Abstract: Determining discrete and demographically independent management units within wildlife populations is critical for their effective management and conservation. However, there is a lack of consensus on the most appropriate criteria to delimit such management units.A multi-disciplinary, multi-scale approach that combines tools informing in the short-term (i.e. photo-identification), with mid-term ecological tracers (stable isotopes –δ13C, δ15N and δ34S– and persistent organic pollutants –POPs–), and mid- to long-term genetic markers (microsatellites and mitochondrial DNA), was used to define management units within bottlenose dolphins (Tursiops truncatus) inhabiting the southern Iberian Peninsula.Although genetically indistinguishable, individuals inhabiting the Strait of Gibraltar and the Gulf of Cadiz showed differences in their isotopic composition and the concentrations of certain POPs. Accordingly, the lack of photographic recaptures between the two sites pointed to the existence of at least two different ecological management units that segregate spatially and may require different conservation strategies.Different time-scale approaches can reveal different management units. The results highlighted the use of medium- and short-term approaches for properly identifying ecologically different units for effective management and conservation.Furthermore, these results have important management implications as European legislation promotes specific management plans for this species.
      PubDate: 2017-08-02T03:26:01.138848-05:
      DOI: 10.1002/aqc.2814
  • Differential response to disturbance factors for the population of
           sympatric crocodilians (Gavialis gangeticus and Crocodylus palustris) in
           Katarniaghat Wildlife Sanctuary, India
    • Authors: Shikha Choudhary; B.C. Choudhury, G.V. Gopi
      Abstract: Katarniaghat Wildlife Sanctuary along the Indo-Nepal border in India harbours a well-known breeding gharial (Gavialis gangeticus) population in its global distribution range together with a substantial population of breeding muggers (Crocodylus palustris). However, no systematic information on size and structure is available for either of the species' populations in the protected area.This study was undertaken in winter and the ensuing summer of 2010–2011 to estimate the relative population density and structure of the two crocodilian species and to examine the effect of various disturbance factors, with the main focus on the effects of tourism and illegal fishing on the behavioural attributes of the two species.Five daytime surveys were conducted from December 2010 to April 2011. Relative density based on encounter rate (number per 20 km) was highest for gharial juveniles followed by gharial adults and gharial sub-adults in all the five surveys. Muggers, on the other hand, showed the opposite trend, with the lowest encounter rate being for juveniles, followed by sub-adults and adults. The encounter rate of both species declined with increase in the mean ambient temperature from December to April.The river habitat was divided into 2 km segments and disturbance factors were recorded at intervals of 100 m on both river banks. Wariness was taken as an indicator of response to disturbance caused by human beings and was measured from mechanized boats used for tourism and non-mechanized boats used for illegal fishing.Segments with sandbars, in spite of moderate to high disturbance rate, were preferred for basking by both species. In conclusion, with suitable habitat for basking, gharials and muggers were observed to tolerate moderate levels of disturbance. Wariness resulting from disturbances from the non-mechanized boats was higher than that from the mechanized boats. Gharials tend to avoid humans, possibly with age/size acquired experience and knowledge, whereas muggers become more tolerant to human presence with increased age/size.Despite many disturbance factors, the crocodilian population in Katarniaghat Wildlife Sanctuary is doing relatively well compared with populations in other habitats in India. With the involvement of local stakeholders and strict implementation of forest laws, the habitat can be further improved and a healthy gharial population can be ensured.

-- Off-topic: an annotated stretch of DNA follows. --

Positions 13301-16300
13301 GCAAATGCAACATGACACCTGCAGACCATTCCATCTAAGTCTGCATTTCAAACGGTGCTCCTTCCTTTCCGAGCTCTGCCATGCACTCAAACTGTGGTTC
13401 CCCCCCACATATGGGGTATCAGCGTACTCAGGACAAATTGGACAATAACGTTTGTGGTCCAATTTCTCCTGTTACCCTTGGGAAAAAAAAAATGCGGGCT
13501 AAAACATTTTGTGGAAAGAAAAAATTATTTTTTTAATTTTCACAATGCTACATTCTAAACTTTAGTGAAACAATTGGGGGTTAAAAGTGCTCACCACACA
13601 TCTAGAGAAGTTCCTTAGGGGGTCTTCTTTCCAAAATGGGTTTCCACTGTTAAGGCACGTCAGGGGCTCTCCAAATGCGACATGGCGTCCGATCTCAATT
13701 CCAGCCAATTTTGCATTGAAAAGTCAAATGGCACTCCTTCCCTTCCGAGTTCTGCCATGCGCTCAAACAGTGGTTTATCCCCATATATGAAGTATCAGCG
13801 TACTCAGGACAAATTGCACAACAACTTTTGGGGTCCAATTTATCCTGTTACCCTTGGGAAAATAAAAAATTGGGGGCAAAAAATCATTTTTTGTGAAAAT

PubDate: 2017-08-02T03:15:47.326488-05:
      DOI: 10.1002/aqc.2815
  • Effects of translocation on survival and growth of freshwater mussels
           within a West Gulf Coastal Plain river system
    • Authors: Eric T. Tsakiris; Charles R. Randklev, Andrew Blair, Mark Fisher, Kevin W. Conway